What should have been The Legend of Zelda’s grand foray into multiplayer gaming has become little more than a footnote in the franchise’s history. Developed by Capcom to accompany A Link to the Past’s re-release on the Game Boy Advance, The Legend of Zelda: Four Swords was dead on arrival. Although A Link to the Past sold well enough on the GBA, Four Swords required too many secondary factors to actually play. Unless you had two copies of the game, a link cable, and a friend to play with, Four Swords locked itself at the title screen. For most Zelda fans, this is where their Four Swords adventure began and ended.
Nintendo hasn’t made playing Four Swords any easier since, but there was a brief period of time on both the DSi and 3DS where Four Swords Anniversary Edition was available for download. The game has since been removed from all Nintendo storefronts and will likely never return at this point, but those who had the luxury to download Anniversary Edition have access to a fully single-player Four Swords experience. Whether or not it’s any good is another matter entirely. The Anniversary Edition might touch up the gameplay while adding in new stages, but Four Swords was always weaker than its predecessors on a design level.
Despite being propped up as the ninth mainline entry in The Legend of Zelda, it’s immediately clear that Four Swords doesn’t have half as much polish as earlier titles nor does it use its core mechanics all too well. Albeit set in Hyrule, Four Swords is the first game in the series not to feature a fully explorable overworld. Rather, players select from one of three stages at the start of a run, with a fourth unlocked once all levels have been cleared. Every stage then randomly selects two maps out of a set followed by a fixed boss, ostensibly serving as the closest thing Four Swords has to dungeon design.
Just conceptually, this gameplay loop fundamentally undermines what generally defines The Legend of Zelda. Segmented level design not only means Zelda’s spirit of adventure is gone, the non-linear structure coupled with randomized maps hold back puzzle design considerably. One major consequence of this shift in priorities is that Link can no longer freely select or keep equipment anymore. Aside from the Four Sword, each Link can only hold one item at a time– beginning every map with their Shield equipped. Items appear as needed, always in proximity to their puzzles, and players are expected to rotate periodically throughout stages.
Such an approach to item design should encourage puzzles that actively build upon the items players are using. In practice, Four Swords’ puzzles rarely go beyond the surface level. Capcom went from stuffing the Oracle games with some of the most complex 2D challenges in Zelda to obstacles that barely qualify as brainteasers. This is especially a pity because Four Swords features an otherwise inspired tool kit.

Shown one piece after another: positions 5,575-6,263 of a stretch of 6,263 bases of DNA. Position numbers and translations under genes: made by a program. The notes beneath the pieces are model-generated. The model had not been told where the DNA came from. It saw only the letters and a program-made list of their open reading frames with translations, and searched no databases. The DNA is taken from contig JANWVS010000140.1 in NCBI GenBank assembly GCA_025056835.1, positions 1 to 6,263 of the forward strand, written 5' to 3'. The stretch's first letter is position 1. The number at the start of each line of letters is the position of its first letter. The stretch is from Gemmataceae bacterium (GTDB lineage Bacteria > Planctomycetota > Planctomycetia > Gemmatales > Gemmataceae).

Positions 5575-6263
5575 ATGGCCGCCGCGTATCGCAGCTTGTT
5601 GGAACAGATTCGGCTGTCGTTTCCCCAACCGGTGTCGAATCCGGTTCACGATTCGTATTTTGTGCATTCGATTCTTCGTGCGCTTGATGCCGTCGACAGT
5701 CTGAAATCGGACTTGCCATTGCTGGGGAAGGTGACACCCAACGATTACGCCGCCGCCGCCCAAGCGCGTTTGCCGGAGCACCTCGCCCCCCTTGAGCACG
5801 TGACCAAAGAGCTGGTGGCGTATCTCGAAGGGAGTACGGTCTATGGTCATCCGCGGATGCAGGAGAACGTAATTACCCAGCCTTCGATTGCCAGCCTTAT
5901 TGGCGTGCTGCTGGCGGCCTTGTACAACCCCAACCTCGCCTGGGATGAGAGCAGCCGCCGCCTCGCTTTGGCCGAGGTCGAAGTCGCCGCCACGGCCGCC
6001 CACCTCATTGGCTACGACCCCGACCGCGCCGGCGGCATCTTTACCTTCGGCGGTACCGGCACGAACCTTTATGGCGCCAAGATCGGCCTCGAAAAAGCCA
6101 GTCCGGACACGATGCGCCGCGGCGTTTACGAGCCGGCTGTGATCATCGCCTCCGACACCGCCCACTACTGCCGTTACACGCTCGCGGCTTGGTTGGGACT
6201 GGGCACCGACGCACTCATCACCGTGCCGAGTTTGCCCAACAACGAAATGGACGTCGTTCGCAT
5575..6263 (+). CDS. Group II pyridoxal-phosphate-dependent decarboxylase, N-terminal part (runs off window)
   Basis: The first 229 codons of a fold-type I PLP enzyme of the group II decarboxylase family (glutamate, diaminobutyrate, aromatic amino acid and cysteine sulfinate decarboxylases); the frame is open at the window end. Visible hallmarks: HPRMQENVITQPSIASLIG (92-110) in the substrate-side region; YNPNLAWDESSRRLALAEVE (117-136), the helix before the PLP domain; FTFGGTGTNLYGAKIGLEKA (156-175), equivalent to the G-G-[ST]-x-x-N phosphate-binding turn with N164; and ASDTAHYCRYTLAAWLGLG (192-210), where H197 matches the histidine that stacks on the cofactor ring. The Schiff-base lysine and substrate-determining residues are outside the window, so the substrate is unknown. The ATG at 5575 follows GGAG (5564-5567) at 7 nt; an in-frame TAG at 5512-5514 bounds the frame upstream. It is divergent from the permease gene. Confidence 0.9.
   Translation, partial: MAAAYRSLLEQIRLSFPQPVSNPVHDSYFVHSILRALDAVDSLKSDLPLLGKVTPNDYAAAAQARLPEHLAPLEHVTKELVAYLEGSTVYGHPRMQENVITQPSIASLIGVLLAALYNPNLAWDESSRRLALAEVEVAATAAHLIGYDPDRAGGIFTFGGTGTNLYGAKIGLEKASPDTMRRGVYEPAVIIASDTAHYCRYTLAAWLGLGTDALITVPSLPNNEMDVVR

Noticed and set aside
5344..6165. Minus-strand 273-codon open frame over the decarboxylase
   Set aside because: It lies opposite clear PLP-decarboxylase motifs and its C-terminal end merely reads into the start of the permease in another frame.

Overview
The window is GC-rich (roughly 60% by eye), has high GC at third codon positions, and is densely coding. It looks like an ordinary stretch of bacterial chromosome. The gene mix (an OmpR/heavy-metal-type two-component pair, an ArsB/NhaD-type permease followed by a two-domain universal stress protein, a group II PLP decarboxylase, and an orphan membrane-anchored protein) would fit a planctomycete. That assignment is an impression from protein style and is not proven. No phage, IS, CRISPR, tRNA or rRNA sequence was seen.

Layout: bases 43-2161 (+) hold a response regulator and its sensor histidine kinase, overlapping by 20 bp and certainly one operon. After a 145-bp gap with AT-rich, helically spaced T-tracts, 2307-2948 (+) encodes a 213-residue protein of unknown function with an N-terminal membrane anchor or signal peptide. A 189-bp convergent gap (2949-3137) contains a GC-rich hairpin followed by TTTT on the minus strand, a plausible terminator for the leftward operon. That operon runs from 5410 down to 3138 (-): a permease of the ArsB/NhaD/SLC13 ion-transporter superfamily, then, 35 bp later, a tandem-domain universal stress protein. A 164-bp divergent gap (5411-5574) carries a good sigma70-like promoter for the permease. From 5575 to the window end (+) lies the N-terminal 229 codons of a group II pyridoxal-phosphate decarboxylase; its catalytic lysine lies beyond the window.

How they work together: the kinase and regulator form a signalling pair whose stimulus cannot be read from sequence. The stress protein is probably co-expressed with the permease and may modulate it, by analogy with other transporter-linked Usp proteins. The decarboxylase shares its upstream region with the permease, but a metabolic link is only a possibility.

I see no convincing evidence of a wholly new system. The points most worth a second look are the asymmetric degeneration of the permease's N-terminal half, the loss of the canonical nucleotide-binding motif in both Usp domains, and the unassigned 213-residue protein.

The Gnat Hat is a clear precursor to Capcom’s work with The Minish Cap. Per the Hyrule Encyclopedia (p. 263), “Director Hidemaro Fujibayashi dreamed up the Gnat Hat after Shigeru Miyamoto said he ‘wanted to play with getting inside treasure chests and make mischief.’ Fujibayashi wondered, ‘What about an item that makes Link small?’” This idea may have been ultimately realized in The Minish Cap, but Four Swords never uses the Gnat Hat for anything other than basic traversal.
At most, Link will shrink down to step on a small platform or pass through a small tunnel– functioning more like Link’s crawl from the 3D games than anything elsewhere. There are no chests to play inside and even less mischief to be made. The Roc’s Cape and the Magnetic Glove also return from Oracle of Seasons but noticeably downgraded.
Along with Link now unable to attack while jumping (removing an important layer to 2D combat the Game Boy Zelda games had developed through the Roc’s Feather & Cape,) the Magnetic Glove has lost most of its capabilities. Gone are the days of magnetizing enemies away and carefully maneuvering yourself over bottomless pits. Players can now only magnetize other Links, trading in Oracle of Seasons’ bottomless pit magnet puzzles for simpler alternatives. The Roc’s Cape doesn’t fare much better in this regard either, the level design rarely calling for Link to double jump. It’s not even as useful for dodging anymore due to stiffer jump controls.
BowWow from Link’s Awakening makes an odd reappearance as an item that attacks enemies on sight but is nonetheless an underwhelming reminder of a better game. Several series mainstays return as well– the Bombs, Boomerang, Bow & Arrow, and Pegasus Boots– functioning identically to previous iterations. There’s a genuinely strong set of items here, but Four Swords simply doesn’t prioritize puzzles. More importantly, the stop & swap approach to equipment prevents the gameplay from ever fleshing out concepts. Other Zelda games introduce an item with an introductory puzzle and then typically dedicate a dungeon to said item with increasing harder challenges throughout. In Four Swords, items appear to be used and subsequently thrown away.
When it comes down to it, the real core of Four Swords’ gameplay loop isn’t exploration, puzzle-solving, or even combat– it’s Rupee hunting. The goal of each stage is to collect as many Rupees as possible. The first time players complete a stage with at least 1,000 Rupees, they’ll be given a Silver Key. From there, higher-tiered Keys can be obtained by replaying completed stages & gaining even more Rupees. The Golden Key requires 3,000 and the Hero’s Key 5,000. These Keys are used to unlock three doors in Vaat’s Palace, each offering a different variation of the final dungeon.